Nearly a dozen a cappella groups reside at the College. Only three are co-ed. Of the three, only DoubleTake goes beyond campus performances by participating in an international competition.
p. The group competes annually in the International Championship of Collegiate A Cappella and will participate tomorrow in the semifinals at Wake Forest University.
p. “We place[d] second at our regional quarterfinal, which we hosted [at the College], which means that we move on to the regional semifinal like we did last year,” Historian Audrey Suarez ’09 said. “Our current director, Britt Bonney ’08, won the award for Outstanding Arrangement for her arrangement of ‘Bridge Over Troubled Water’ this year — we’re very proud of her, she’s a great arranger and deserves to be recognized.”
p. In addition to performing “Bridge Over Troubled Water” for this year’s competition, DoubleTake will also perform “Brother, Can You Spare a Dime?” from the musical “New Americana” and Justin Timberlake’s “What Goes Around…/…Comes Around.”
p. “We have 12 minutes to perform, so most groups typically do about three songs,” Social Chair Ashley Kempsell ’08 said.
While many of the College’s a cappella groups only perform vocals, DoubleTake also incorporates choreography into their routines, a component they have to consider when planning their 12-minute ensemble.
p. “We’re not exactly Show Choir, but we do add dancing to a lot of our songs,” Kempsell said. “It’s a big part of our competition, but not all songs call for it. It just adds something to the performance. It’s fun for the audience and fun for us too.”
However, the singing is still the main focus of the competition, and participants are initially chosen without any consideration of physical performance.
p. “After submitting recordings of your group to a preliminary round, groups are selected to compete in one of several regional quarterfinals in their area,” Suarez said. “The first and second place groups from each quarterfinal move on to their regional semifinal, and the first place group from that moves on to compete at finals.”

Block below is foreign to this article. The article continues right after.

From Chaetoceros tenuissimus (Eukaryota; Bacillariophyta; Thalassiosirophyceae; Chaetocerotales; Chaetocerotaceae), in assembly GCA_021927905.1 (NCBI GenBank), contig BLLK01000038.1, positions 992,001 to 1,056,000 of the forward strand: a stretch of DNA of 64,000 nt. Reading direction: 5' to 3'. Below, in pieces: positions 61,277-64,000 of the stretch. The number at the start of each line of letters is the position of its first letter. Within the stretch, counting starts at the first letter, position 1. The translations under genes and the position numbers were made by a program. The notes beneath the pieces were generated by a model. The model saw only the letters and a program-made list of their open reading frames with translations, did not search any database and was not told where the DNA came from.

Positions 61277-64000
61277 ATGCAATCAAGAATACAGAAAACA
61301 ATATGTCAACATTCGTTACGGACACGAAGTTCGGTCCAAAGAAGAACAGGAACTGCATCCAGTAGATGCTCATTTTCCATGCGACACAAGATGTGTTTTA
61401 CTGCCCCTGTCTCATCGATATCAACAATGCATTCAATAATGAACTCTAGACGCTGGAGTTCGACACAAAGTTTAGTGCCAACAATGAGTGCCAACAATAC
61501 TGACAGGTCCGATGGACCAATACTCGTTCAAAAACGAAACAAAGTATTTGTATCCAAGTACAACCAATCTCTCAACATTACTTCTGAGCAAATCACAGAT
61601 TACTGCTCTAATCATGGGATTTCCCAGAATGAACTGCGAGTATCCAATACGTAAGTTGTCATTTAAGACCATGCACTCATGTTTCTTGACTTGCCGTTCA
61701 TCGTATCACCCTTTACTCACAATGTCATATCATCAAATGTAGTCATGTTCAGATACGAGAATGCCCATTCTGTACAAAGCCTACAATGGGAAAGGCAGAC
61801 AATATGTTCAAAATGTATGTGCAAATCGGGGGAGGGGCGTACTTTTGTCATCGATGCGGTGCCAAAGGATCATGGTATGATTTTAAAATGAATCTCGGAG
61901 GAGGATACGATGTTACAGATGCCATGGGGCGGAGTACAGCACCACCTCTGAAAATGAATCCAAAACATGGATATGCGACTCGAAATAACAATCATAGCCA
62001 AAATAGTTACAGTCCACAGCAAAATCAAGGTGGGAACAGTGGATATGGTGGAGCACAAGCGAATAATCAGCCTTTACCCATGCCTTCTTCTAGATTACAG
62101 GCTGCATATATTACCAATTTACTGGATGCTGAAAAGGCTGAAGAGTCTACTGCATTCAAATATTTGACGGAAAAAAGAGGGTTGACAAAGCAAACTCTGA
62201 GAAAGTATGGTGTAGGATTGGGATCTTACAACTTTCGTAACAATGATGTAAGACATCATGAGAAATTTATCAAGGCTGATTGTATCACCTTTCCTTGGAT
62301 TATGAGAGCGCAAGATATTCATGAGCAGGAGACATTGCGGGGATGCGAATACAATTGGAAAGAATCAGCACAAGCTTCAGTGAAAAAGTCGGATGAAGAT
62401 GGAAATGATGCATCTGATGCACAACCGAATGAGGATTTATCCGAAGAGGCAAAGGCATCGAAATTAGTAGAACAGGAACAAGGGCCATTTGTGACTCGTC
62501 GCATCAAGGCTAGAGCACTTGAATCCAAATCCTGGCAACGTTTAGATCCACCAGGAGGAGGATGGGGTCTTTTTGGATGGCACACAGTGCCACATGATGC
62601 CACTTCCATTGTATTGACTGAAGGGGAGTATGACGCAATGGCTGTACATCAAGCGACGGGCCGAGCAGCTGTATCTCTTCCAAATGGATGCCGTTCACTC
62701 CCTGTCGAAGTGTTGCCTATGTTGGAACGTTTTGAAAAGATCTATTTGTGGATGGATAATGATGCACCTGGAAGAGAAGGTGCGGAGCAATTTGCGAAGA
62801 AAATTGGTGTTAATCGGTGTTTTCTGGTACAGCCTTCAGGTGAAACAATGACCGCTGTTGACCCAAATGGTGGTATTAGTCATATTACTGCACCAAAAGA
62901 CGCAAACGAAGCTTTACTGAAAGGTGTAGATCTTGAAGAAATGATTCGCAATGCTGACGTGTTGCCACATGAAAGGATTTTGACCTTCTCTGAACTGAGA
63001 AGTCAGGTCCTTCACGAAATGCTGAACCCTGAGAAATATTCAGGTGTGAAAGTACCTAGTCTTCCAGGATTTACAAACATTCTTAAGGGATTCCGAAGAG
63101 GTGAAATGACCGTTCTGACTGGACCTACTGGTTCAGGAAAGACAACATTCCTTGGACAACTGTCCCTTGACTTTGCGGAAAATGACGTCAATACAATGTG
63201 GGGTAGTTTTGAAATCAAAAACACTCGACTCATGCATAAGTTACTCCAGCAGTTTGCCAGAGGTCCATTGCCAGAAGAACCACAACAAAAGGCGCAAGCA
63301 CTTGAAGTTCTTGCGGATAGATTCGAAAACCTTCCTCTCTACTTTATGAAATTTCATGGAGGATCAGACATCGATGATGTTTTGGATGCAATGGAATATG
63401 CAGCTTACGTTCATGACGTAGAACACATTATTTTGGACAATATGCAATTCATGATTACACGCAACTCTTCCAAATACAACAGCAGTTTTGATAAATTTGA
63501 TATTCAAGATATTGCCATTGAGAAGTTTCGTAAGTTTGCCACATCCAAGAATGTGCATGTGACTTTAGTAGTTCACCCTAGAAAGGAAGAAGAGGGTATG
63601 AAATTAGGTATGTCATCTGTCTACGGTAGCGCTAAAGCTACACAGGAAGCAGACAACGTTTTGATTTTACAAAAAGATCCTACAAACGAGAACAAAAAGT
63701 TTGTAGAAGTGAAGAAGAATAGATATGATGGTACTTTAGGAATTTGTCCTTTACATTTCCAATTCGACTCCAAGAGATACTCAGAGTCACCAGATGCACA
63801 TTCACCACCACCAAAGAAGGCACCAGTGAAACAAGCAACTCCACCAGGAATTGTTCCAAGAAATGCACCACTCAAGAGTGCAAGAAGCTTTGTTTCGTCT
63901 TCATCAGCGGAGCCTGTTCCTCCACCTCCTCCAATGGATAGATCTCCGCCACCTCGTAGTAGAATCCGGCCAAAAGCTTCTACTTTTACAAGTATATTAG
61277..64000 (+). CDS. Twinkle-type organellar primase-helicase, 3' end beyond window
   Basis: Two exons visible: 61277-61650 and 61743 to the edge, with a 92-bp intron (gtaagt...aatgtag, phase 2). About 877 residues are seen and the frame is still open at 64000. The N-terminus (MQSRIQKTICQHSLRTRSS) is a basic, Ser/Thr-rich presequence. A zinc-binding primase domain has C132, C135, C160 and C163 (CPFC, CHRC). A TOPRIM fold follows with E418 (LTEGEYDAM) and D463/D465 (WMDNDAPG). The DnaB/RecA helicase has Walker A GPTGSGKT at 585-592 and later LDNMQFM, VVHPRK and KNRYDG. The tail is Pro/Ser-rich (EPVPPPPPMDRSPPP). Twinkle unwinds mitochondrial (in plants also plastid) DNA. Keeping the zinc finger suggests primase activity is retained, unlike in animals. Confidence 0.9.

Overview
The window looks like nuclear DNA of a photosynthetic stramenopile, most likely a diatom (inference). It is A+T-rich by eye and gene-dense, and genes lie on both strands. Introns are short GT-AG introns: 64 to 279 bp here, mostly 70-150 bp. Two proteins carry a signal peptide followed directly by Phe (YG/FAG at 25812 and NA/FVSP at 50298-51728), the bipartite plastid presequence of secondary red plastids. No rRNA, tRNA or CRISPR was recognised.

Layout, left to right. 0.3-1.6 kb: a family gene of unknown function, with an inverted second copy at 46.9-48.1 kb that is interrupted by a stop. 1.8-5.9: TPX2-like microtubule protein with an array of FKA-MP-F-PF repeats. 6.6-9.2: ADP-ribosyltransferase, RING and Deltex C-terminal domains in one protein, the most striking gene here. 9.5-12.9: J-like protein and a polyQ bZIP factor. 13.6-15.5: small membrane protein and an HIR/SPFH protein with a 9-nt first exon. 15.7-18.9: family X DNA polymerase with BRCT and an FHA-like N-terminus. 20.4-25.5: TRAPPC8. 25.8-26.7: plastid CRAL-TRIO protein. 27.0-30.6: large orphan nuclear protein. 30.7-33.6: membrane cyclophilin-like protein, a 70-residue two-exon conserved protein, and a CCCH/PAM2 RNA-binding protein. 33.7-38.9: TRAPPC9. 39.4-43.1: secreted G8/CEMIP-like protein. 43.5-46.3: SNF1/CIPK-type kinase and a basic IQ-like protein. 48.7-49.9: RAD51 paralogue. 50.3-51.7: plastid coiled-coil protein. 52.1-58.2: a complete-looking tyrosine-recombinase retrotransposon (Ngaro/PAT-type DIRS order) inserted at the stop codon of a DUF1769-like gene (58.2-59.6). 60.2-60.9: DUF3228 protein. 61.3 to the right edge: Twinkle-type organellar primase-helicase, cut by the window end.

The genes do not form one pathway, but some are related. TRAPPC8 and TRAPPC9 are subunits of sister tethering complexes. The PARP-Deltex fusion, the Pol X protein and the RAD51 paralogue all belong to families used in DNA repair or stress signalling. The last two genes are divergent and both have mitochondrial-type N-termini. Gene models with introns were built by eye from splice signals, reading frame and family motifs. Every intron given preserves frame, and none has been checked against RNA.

p. The semifinal winners from each of the seven regions will compete at New York City’s Lincoln Center April 19.
p. “In past years, we have had remarkable success, moving up to the regional finals for the entire South,” Assistant Business Manager Barrett Armbruster ’00 said. “About seven years ago, DoubleTake made it all the way to Nationals.”
p. Although they have never won the championship, Kempsell said that their region is notoriously competitive and extends from Florida to Maryland. To her, even coming in fourth is a significant achievement.
p. While the group’s current focus is this weekend’s competition, they also perform for a variety of audiences throughout the year, including charity events and Wren Ten.
p. “Generally, we have scheduled performances a couple of times a month,” Kempsell said. “We have a big Homecoming concert and Christmas concert. We also do performances for charities and campus organizations who ask us.”
p. According to Suarez, the group also goes on a tour every fall break to venues along the East Coast. They occasionally perform at other universities with groups they have befriended. For their wide array of performance venues, they arrange and choreograph all of their music. This technique, according to the members, really adds to the group dynamic.
p. “We all come from very different backgrounds,” Kempsell said. “Different people have different levels of musical and performance experience, but everybody loves music and loves what we do.”
Other than the regional final this weekend, DoubleTake will perform their Wren Ten for the semester April 9 and will host their final concert April 19 at 1 p.m. in the Wren Building’s Great Hall.